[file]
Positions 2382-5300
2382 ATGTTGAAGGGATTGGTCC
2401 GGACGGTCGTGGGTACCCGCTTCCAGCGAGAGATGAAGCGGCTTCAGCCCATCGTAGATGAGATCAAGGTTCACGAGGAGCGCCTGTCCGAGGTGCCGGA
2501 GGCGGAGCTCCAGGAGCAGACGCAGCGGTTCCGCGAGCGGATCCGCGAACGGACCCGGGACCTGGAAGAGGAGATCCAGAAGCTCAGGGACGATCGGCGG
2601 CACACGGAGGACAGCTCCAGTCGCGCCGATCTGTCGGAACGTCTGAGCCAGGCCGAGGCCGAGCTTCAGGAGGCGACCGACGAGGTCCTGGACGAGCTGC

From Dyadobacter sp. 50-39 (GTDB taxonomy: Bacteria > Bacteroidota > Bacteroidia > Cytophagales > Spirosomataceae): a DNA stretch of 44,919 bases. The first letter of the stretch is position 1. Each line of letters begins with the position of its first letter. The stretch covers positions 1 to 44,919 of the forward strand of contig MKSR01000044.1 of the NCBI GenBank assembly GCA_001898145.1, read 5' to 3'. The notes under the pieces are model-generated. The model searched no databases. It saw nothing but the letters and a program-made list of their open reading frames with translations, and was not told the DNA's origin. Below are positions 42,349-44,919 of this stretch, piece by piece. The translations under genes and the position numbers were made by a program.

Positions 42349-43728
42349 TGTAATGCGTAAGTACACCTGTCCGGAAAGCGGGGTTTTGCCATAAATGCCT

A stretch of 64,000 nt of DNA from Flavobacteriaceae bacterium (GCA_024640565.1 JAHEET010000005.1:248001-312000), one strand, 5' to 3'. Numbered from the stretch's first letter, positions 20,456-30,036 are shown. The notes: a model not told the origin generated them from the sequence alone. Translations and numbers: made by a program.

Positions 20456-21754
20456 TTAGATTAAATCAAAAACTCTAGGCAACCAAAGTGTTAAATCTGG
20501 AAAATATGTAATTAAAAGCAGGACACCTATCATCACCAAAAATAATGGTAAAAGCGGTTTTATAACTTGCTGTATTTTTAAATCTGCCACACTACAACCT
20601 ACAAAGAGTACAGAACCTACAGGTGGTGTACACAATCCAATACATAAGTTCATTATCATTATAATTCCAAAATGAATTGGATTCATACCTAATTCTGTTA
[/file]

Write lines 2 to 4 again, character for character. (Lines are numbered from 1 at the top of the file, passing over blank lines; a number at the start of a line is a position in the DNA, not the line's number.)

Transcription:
2382 ATGTTGAAGGGATTGGTCC
2401 GGACGGTCGTGGGTACCCGCTTCCAGCGAGAGATGAAGCGGCTTCAGCCCATCGTAGATGAGATCAAGGTTCACGAGGAGCGCCTGTCCGAGGTGCCGGA
2501 GGCGGAGCTCCAGGAGCAGACGCAGCGGTTCCGCGAGCGGATCCGCGAACGGACCCGGGACCTGGAAGAGGAGATCCAGAAGCTCAGGGACGATCGGCGG